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AUGUST-SEPTEMBER 2003

**On the Sums** |
**Σ** |
**∞** |
**(4***k*+1)^{- n} |

**k - ∞** |

by Noam D. Elkies

elkies@math.harvard.edu

The sum in the title is a rational multiple of *π*^{n} for all integers *n*=2,3,4 ... for which the sum converges absolutely. This is equivalent to a celebrated theorem of Euler. Of the many proofs that have appeared since Euler, a simple one was discovered only recently by Calabi: the sum is written as a definite integral over the unit cube, then transformed into the volume of a polytope *Π*_{n} in *R*^{n} whose vertices' coordinates are rational multiples of *π*. We review Calabi's proof, and give two further interpretations. First we define a simple linear operator *T* on *L*^{2}(0,*π*/2) , and show that *T* is self-adjoint and compact, and that Vol(Π_{n}) is the trace of *T*^{n}. We find that the spectrum of *T* is {1/(4*k*+1): *k* ∈ *Z*} , with each eigenvalue 1/(4*k*+1) occurring with multiplicity 1; thus Vol(Π_{n}) is the sum of the *n*th powers of these eigenvalues. We also interpret Vol(Π_{n}) combinatorially in terms of the number of alternating permutations of *n*+1 letters, and if *n* is even also in terms of the number of cyclically alternating permutations of *n* letters. We thus relate these numbers with S(*n*) without the intervention of Bernoulli and Euler numbers.

**Which Functor is the Projective Line?**

by Daniel K. Biss

daniel@math.uchicago.edu

The goal of this article is to describe the rudiments of category theory in a way that focuses on examples and applications. The first several sections are devoted to defining these concepts and explaining how they provide a common generalization of most areas of mathematics. This exposition culminates with the statement of the Yoneda lemma, which demonstrates that one can study a category by analyzing the set of functors on it. Then, to allay the reader's fears that this discussion is too hopelessly general to allow for any content, we introduce the category of finitely generated commutative algebras over the complex numbers, explain how its objects can be understood geometrically, and then use the language developed in the first half of the article to describe the complex projective line. This construction hints at a deep marriage between geometry and algebra that is best understood at the level of categories and functors.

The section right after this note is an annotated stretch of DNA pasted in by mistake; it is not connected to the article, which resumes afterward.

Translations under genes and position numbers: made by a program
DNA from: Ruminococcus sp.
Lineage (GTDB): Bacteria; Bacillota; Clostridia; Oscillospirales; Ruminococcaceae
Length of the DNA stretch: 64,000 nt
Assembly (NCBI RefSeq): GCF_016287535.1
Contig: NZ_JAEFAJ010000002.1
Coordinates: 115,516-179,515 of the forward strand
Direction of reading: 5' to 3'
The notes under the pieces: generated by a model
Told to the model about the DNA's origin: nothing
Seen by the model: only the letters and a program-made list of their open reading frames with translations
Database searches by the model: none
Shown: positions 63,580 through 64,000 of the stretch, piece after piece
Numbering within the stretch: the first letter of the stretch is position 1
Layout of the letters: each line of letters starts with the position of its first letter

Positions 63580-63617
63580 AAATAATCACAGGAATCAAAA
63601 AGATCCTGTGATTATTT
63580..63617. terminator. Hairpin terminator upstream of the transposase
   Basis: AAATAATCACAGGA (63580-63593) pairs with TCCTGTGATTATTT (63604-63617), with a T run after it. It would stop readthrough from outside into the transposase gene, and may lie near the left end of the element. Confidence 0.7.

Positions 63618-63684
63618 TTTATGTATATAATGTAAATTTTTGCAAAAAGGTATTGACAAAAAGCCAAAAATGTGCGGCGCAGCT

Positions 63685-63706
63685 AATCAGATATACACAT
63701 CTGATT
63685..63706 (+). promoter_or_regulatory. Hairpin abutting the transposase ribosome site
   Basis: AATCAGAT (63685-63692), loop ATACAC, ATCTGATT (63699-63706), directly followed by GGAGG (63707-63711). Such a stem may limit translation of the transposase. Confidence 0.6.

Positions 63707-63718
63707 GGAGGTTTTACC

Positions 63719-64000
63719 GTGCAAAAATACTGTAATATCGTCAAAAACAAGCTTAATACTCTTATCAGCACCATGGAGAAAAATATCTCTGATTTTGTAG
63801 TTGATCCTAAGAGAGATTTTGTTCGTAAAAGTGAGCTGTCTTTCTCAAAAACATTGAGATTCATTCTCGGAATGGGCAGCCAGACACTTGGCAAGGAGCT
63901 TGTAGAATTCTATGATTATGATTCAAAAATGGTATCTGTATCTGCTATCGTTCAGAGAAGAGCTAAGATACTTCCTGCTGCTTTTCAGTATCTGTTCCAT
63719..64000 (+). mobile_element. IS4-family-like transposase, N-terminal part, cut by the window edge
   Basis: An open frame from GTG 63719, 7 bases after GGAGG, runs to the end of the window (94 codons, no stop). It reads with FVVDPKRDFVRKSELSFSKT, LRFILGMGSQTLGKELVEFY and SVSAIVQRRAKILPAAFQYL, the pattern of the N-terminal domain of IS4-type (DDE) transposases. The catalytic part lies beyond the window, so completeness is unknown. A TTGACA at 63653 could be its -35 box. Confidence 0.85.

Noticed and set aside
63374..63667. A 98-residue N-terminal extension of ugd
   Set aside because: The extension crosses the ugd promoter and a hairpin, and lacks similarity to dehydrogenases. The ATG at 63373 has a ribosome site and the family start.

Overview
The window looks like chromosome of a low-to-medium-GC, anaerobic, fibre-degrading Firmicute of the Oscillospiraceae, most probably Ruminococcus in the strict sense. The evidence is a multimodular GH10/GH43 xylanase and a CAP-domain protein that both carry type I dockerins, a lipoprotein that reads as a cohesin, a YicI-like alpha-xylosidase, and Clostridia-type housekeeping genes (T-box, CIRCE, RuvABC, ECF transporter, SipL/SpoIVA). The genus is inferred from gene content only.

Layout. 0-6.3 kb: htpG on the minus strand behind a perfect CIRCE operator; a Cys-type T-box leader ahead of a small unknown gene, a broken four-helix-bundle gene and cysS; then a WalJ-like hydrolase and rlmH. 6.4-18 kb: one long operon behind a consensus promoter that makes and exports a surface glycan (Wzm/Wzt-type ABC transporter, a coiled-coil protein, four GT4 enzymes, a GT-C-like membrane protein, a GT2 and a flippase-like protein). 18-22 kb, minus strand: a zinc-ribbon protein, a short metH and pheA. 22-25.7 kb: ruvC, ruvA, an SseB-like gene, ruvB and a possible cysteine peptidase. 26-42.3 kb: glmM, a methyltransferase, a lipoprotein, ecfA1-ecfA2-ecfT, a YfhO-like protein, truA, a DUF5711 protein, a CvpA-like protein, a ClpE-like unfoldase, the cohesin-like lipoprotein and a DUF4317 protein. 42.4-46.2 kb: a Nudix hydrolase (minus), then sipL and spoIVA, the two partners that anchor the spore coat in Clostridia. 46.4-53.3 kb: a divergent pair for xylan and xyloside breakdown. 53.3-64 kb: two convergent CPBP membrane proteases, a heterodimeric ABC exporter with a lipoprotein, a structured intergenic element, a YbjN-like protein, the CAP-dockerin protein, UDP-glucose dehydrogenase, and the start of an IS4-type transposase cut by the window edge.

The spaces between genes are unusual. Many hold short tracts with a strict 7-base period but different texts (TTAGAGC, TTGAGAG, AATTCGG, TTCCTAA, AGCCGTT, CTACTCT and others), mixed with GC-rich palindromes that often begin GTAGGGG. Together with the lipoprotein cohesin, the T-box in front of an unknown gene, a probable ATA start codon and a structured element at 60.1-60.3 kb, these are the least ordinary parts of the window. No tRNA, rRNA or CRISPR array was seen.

**Curvature in the Calculus Curriculum**

by Jerry Lodder

jlodder@nmsu.edu

A particular drawback with the instruction of many topics in the undergraduate mathematics curriculum is the lack of context and direction for the material, with reliance on opaque definitions and mechanical formulas instead. The definition of curvature as the magnitude of the rate of change of the unit tangent with respect to arclength and the resulting formula is an example of such. The paper offers an alternative form of instruction based on original historical sources, outlining the development of curvature through Christiaan Huygens's discovery of the isochronous pendulum, continuing with Leonhard Euler's work on the curvature of surfaces, and concluding with Sophie Germain's analysis of elastic force in terms of mean curvature. The material is organized into written projects for use in a multivariable calculus course, with the projects offering descriptions of the discoveries or actual excerpts from the original work of Huygens, Euler, and Germain, along with a sequence of student exercises designed to illuminate the ground-breaking efforts of these pioneers.

**Polygons Whose Vertex Triangles Have Equal Area**

by Guershon Harel and Jeffrey M. Rabin

gharel@ucsd.edu, jrabin@math.ucsd.edu

We describe the set of planar *N*-gons such that the triangles formed by any three consecutive vertices have the same area. Modulo the action of the affine group, this set is an algebraic variety of dimension *N*-5 for *N* > 5. It has several connected components corresponding to the possible signs by which the *oriented* areas of the triangles can differ. We give explicit equations for it in terms of polynomials related to continued fractions. Examples of these polygons and their degenerations are given.

**Problems and Solutions**

**Notes**

**The Fundamental Theorem of Algebra and Linear Algebra**

by Harm Derksen

hderksen@umich.edu

**Projective Generalizations of Two Points of Concurrence on the Nine-Point Circle**

by Charles Thas

charles.thas@rug.ac.be

**On the Lagrange Remainder of the Taylor Formula**

by Ulrich Abel

Ulrich.Abel@mnd.fh-friedberg.de

**A Proof of the Mazur-Ulam Theorem**

by Jussi Väisälä

jvaisala@cc.helsinki.fi

**Reviews**

**Indra's Pearls: The Vision of Felix Klein**

by David Mumford, Caroline Series, and David Wright

Reviewed by John H. Hubbard

hubbard@math.cornell.edu

**Conversations with a Mathematician: Math, Art, Science and the Limits of Reason**

by Gregory J. Chaitin

Reviewed by Marion D. Cohen

mathwoman199436@aol.com

**Quantum Calculus**

by Victor Kac and Pokman Cheung

Reviewed by Ranjan Roy

**Telegraphic Reviews**